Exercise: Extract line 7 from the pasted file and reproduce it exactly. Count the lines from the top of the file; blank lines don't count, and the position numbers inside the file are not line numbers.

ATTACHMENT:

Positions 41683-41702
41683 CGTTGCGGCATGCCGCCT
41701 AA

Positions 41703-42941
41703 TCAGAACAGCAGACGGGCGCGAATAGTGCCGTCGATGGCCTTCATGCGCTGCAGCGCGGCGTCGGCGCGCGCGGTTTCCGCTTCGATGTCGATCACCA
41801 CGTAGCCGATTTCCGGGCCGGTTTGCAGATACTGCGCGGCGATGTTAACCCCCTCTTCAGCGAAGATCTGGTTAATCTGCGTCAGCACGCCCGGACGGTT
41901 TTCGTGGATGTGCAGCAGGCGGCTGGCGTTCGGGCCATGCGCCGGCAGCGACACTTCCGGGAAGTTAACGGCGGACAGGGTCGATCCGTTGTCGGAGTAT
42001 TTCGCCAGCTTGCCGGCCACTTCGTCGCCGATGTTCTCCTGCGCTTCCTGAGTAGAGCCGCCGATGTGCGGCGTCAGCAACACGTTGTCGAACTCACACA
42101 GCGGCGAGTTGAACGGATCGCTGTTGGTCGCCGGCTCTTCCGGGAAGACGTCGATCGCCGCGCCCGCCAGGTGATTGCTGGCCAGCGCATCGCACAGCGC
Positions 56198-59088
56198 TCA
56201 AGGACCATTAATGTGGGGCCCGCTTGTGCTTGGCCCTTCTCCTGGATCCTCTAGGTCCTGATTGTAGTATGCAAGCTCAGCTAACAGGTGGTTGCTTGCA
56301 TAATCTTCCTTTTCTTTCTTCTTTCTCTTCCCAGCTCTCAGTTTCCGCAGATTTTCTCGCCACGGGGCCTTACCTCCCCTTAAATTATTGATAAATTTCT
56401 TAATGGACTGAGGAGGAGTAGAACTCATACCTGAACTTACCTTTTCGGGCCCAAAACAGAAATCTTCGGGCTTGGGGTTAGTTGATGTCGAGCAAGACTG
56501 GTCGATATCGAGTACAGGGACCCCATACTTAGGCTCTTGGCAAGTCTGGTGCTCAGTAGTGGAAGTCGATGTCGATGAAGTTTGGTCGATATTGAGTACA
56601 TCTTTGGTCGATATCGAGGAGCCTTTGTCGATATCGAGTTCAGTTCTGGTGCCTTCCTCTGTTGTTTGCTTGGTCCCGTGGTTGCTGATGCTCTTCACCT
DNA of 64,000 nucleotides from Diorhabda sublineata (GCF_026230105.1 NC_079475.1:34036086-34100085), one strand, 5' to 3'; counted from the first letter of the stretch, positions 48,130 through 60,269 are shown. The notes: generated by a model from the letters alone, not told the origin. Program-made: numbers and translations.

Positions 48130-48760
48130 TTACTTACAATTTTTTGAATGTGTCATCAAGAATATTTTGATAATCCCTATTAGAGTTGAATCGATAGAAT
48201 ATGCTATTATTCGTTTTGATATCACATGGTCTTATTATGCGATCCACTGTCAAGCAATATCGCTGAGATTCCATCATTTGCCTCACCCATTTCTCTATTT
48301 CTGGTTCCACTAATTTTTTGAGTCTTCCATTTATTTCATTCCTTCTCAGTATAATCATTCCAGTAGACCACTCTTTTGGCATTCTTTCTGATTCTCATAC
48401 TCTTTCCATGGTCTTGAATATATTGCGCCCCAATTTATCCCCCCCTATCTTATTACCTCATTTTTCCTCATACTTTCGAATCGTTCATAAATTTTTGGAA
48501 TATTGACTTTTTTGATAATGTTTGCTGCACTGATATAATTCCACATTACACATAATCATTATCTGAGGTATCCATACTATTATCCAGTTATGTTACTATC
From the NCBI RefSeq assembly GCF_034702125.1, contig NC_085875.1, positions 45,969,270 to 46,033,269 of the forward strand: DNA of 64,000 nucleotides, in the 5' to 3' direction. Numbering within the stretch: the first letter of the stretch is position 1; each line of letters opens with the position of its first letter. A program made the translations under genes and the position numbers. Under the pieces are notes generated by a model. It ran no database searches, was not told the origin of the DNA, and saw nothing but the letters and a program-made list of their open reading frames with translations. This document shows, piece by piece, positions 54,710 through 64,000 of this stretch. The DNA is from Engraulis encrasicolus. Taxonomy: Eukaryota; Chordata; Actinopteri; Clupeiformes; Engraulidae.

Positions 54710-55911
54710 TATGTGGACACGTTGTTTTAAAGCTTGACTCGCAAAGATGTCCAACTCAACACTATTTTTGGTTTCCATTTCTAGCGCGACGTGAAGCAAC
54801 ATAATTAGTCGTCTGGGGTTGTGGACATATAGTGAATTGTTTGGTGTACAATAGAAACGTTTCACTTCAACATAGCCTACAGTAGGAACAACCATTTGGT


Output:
41901 TTCGTGGATGTGCAGCAGGCGGCTGGCGTTCGGGCCATGCGCCGGCAGCGACACTTCCGGGAAGTTAACGGCGGACAGGGTCGATCCGTTGTCGGAGTAT